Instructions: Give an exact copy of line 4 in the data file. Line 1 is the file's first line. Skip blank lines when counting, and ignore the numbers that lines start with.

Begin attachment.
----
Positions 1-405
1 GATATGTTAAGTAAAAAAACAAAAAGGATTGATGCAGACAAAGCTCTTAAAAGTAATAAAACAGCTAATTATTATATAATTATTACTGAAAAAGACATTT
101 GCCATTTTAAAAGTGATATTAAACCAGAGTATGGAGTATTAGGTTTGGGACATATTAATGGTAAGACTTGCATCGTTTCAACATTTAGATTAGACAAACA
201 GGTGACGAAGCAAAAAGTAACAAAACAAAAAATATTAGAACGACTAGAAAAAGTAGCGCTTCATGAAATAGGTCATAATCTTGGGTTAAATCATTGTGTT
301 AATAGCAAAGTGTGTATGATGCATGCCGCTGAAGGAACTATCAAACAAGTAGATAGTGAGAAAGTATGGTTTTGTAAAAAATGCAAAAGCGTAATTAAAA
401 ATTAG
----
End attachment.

201 GGTGACGAAGCAAAAAGTAACAAAACAAAAAATATTAGAACGACTAGAAAAAGTAGCGCTTCATGAAATAGGTCATAATCTTGGGTTAAATCATTGTGTT